Zircon fragment said to be the oldest piece of Earth
The tiny fragment of zircon discovered in a rock on a Jack Hills sheep ranch in Australia might not look like anything special to the untrained eye. Scientists, however, believe this pretty, blue crystal is the “oldest piece of Earth”. They estimate the age of the find to be 4.4billion years old.
According to their report in yesterday’s journal of Nature Geoscience, John Valley, a University of Wisconsin geoscience professor and a team of international scientists say the fragment is a significant key to determining how the planet evolved to support life. Valley utilized lead isotopes in order to date the zircon and prove it to be both the oldest known substance formed on the planet as well as an actual piece of the Earth’s crust.
Valley reported that their research supports the theory of “a cool early Earth” where the temperatures were cool enough for the existence of water, oceans and an entire hydrosphere shortly after the crust of the planet congealed out of a body of molten rock. He states: “The study reinforces our conclusion that Earth had a hydrosphere before 4.3 billion years ago.” He also told the press: “we have no evidence that life existed then. We have no evidence that it didn’t. But there is no reason why life could not have existed on Earth 4.3 billion years ago.”
The research team employed a new scientific technique known as atom-probe tomography along with standard ion mass spectrometry thus allowing them to accurately determine both the thermal history and age of the zircon by establishing the mass of the individual atoms of lead within the fragment. Valley explained: “Instead of being randomly distributed in the sample as predicted, lead atoms in the zircon were clumped together, like raisins in a pudding,”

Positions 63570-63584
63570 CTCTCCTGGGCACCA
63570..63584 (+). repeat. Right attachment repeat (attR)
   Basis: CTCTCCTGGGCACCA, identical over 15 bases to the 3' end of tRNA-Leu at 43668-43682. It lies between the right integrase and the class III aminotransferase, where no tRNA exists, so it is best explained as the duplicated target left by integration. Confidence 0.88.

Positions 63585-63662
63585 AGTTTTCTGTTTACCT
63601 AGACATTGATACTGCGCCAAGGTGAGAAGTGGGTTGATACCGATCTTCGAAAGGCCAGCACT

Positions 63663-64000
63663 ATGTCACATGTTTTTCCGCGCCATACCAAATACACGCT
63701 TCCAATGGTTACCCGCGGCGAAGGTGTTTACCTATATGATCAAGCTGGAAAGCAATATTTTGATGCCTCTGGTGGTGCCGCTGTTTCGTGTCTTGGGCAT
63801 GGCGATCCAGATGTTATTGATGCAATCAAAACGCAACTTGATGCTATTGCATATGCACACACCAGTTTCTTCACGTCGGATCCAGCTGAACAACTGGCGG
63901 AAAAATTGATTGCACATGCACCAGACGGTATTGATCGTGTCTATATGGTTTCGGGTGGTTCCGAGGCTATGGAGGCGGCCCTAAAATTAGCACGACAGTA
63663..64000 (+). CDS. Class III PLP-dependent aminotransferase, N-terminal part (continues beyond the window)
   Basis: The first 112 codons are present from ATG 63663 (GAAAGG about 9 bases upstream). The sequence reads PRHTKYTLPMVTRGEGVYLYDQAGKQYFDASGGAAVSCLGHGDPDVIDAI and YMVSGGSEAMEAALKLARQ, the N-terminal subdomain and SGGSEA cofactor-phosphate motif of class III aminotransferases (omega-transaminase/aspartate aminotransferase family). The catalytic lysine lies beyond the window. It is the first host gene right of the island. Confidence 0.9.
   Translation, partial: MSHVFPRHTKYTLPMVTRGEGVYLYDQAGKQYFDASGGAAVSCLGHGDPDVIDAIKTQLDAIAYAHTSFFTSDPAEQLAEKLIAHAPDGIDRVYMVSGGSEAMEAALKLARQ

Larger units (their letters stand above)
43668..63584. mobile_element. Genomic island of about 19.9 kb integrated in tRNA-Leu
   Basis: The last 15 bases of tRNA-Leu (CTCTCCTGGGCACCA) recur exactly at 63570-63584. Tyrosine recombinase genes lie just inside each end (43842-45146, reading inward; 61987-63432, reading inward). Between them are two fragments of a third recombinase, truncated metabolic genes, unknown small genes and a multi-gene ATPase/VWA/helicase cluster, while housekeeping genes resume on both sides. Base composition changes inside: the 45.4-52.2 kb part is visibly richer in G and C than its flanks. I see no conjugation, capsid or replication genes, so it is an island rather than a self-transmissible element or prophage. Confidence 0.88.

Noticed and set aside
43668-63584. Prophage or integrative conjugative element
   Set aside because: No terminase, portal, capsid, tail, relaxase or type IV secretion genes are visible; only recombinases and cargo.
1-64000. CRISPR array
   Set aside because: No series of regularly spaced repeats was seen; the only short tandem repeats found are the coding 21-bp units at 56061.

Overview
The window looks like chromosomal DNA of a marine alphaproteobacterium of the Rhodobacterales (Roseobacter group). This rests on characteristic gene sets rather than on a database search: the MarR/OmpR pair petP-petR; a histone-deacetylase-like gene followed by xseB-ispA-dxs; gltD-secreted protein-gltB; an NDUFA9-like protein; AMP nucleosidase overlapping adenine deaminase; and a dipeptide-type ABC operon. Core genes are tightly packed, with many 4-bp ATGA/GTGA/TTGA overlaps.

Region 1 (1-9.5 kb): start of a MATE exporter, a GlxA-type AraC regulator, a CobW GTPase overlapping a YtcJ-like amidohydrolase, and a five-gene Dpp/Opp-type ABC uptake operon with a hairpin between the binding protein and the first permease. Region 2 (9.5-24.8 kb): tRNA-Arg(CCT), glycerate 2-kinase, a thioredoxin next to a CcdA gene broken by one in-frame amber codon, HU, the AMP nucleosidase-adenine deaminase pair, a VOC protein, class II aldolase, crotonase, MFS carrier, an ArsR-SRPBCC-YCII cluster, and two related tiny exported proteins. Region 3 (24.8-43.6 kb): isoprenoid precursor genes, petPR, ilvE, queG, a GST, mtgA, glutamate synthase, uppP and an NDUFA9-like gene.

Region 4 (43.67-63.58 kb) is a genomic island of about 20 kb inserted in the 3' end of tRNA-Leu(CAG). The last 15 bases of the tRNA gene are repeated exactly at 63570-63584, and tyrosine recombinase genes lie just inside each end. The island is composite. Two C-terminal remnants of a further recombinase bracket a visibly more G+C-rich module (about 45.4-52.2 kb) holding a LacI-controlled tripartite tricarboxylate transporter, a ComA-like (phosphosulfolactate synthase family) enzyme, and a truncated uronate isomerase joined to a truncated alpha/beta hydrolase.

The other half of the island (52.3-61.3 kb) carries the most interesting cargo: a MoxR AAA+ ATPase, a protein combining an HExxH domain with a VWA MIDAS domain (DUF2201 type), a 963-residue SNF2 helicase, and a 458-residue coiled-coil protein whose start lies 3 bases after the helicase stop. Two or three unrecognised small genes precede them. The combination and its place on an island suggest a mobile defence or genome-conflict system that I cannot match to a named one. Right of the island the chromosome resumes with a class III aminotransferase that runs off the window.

The lead atom clusters shaped one billion years following the zircon’s crystallization, by which period the radioactive breakdown of uranium had birthed the atoms of lead that then disseminated into clusters throughout reheating. Valley added: “The zircon formed 4.4 billion years ago, and at 3.4 billion years, all
the lead that existed at that time was concentrated in these hotspots. This allows us to read a new page of the thermal history recorded by these tiny zircon time capsules.”
The research team was thus able to easily document the actual formation, the size of the clumps (under 50 atoms in diameter) and the isotope ratio. They measured the oxygen isotope ratios which further support the “cooling” theory.
Valley elaborated: “The Earth was assembled from a lot of heterogeneous material from the solar system.”
He explained that when the planet was in its “infancy” it was bombarded by meteors and was even struck by an object the size of Mars approximately 4.5 billion years ago. He concluded that this collision “formed our moon, and melted and homogenized the Earth. Our samples formed after the magma oceans cooled and prove that these events were very early.”
(Image courtesy of LiveScience)